Friday, October 18, 2013

Proposed Hilton on Henderson Concerns Neighbors

Above: At a community meeting last night, Wildwood Neighborhood Association members look over the proposed plans for a Hilton Garden Inn on Henderson Boulevard.

By Janine Unsoeld

Members of the Wildwood Neighborhood Association came out in force last night to learn more about a land use application recently submitted to the City of Olympia for a proposed Hilton Garden Inn. The public meeting held at city hall allowed citizens to ask questions of city staff and representatives for the hotel applicant, Capitol Hospitality, LLC.

The construction of the 122-unit hotel on Henderson Boulevard near Watershed Park is proposed to be five stories and is expected to provide 115 parking spaces and employ 25 people.
Janae Huber, president of the Wildwood Neighborhood Association, submitted a three page letter to the city citing numerous concerns about the project. The association of 200 households borders I-5, Capitol Boulevard going toward Tumwater, Moss Lake, Trillium Park, and Watershed Park.

Various property owners have come and gone over the past few years for this parcel, and development proposals have included office buildings, restaurants, multi-family dwellings, and a hotel, the latter of which resulted in the clearing of the property and the building of a roundabout on Henderson Boulevard. The clearing of the property has caused the neighborhood additional noise pollution from I-5.

Neighbors asked questions regarding construction and operations noise, traffic impacts, stormwater plans and environmental impacts to nearby trails, Watershed Park, Moxlie Creek, and Moss Lake, signage and light pollution, building design and color schemes, and more.
Leonard Smith of PacWest Engineering represented the applicant, who was unable to attend the meeting. Smith said that he was pleased to have this level of interest in the property.
"We want to hear your ideas, comments and concerns and we will give them serious consideration - we're here to listen," he said. Regarding the current noise pollution, he said that the hotel, when completed, will in fact act as a noise buffer. Neighbors were polite but weren't quite buying it.

Above: The view of Olympia as seen from the bridge over Capitol Way of I-5, heading north near Exit 105. The Eastside water tower can be seen in the distance. The trees on the right border the Wildwood neighborhood and are in the area of the proposed Hilton Garden Inn. Neighbors are concerned about the hotel's height, signage, visibility and impact on neighborhood homes.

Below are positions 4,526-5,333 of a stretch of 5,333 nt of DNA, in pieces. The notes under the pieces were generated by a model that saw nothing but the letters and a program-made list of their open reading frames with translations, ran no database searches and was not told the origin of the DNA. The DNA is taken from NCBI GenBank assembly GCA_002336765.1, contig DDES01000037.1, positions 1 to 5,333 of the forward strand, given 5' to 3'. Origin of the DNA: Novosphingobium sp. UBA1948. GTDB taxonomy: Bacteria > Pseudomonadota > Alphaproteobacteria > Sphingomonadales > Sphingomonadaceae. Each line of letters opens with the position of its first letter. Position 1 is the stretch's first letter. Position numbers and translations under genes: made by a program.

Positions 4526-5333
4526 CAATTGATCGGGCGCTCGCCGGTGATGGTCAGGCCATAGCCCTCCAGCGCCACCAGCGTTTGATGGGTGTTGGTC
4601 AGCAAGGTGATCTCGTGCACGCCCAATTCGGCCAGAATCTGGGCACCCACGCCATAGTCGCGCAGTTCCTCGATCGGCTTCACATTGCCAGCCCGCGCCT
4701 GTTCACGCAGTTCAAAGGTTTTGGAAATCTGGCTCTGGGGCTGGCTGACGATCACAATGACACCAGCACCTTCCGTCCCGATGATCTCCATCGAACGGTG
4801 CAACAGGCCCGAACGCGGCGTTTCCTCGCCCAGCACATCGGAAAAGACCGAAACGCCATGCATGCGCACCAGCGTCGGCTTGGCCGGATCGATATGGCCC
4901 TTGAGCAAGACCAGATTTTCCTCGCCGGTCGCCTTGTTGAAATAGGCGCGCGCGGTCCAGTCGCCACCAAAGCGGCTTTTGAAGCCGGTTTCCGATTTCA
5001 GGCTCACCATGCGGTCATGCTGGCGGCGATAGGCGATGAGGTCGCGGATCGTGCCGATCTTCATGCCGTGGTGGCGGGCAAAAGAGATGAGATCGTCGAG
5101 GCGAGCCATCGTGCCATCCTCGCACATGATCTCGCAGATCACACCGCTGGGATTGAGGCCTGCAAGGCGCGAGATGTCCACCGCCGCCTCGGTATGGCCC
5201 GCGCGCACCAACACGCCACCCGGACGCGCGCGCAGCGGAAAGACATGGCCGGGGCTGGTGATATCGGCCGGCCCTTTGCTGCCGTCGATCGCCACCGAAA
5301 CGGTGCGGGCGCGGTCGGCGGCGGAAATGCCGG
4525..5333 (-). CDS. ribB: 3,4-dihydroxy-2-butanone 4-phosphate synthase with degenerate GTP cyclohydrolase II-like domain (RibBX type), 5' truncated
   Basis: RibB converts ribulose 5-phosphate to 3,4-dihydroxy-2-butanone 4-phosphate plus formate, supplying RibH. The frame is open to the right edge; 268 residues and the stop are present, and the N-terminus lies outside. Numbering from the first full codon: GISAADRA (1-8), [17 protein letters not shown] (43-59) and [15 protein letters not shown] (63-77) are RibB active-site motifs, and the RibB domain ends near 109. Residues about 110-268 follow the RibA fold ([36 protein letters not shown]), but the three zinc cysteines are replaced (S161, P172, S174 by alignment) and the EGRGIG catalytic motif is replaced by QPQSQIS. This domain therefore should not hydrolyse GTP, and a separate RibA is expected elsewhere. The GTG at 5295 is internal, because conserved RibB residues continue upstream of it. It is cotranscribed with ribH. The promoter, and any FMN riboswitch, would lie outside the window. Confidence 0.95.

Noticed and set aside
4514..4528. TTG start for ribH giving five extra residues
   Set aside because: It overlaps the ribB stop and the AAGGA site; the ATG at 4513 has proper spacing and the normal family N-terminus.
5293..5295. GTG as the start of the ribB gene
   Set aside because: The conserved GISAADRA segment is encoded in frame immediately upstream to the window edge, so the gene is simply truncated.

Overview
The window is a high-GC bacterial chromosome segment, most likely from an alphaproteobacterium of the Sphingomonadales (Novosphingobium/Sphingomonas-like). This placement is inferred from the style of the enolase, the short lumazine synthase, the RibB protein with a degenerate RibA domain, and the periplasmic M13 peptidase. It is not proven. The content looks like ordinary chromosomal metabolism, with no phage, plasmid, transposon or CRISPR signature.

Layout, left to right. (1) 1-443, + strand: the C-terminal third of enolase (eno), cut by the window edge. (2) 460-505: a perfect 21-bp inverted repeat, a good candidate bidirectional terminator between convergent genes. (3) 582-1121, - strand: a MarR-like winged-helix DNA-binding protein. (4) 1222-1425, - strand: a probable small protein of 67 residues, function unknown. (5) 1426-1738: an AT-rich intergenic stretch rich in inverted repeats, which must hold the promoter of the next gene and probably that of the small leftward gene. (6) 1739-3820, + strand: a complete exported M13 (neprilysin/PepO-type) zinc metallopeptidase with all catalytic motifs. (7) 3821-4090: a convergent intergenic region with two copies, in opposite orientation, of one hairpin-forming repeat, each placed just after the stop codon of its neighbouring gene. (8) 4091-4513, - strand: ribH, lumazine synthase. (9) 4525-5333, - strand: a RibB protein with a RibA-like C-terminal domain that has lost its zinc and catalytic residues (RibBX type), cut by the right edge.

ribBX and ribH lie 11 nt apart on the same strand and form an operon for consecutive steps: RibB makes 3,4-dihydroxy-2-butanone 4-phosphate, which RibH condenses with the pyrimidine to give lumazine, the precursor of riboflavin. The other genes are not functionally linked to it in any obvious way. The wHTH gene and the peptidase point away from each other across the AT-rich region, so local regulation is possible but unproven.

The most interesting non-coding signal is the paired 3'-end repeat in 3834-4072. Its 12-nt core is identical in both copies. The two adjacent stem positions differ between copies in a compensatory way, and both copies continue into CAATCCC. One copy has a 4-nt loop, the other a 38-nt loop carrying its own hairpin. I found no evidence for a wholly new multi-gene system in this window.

Another citizen asked about the noise from refrigeration trucks that need to run all night in the parking lot. Hotel representatives said they don't see that being a problem.
Don Johnson of DJ Architecture said that the facility will be a business-class, high-end facility that is typical of other Hilton Garden Inns around the country and will include a pool, restaurant, a small bar and lounge, and fitness facility for its guests.
The Hilton Garden Inn website lists six other Garden Inns that have recently opened, and 14 more are listed as upcoming, located throughout the United States, Turkey, the Russian Federation, China, and India. It also says, "All Hilton Garden Inn locations strive to be involved in our local communities."
Asked by another citizen why Olympia needs another hotel, representatives referred to the city's zoning and wishes of the city council to allow growth in this area.

Johnson said that it has been determined that there is a shortage of rooms in this area and added his opinion that "the hotels here are old and rundown, not the kind that people want to stay in." 
While Johnson said many of the building features are dictated by the franchise, he does have some flexibility when it comes to exterior colors. The colors on display at this meeting included "Super White," "Spectrum Brown," and "Whisper."

Geoff Glass, a representative of the Woodland Trail Greenway Association, expressed his concern that this area is the epicenter of the city's proposed trail network, and that it sounds like the hotel representatives have "lost the spirit of the benefit" of being able to develop in this area.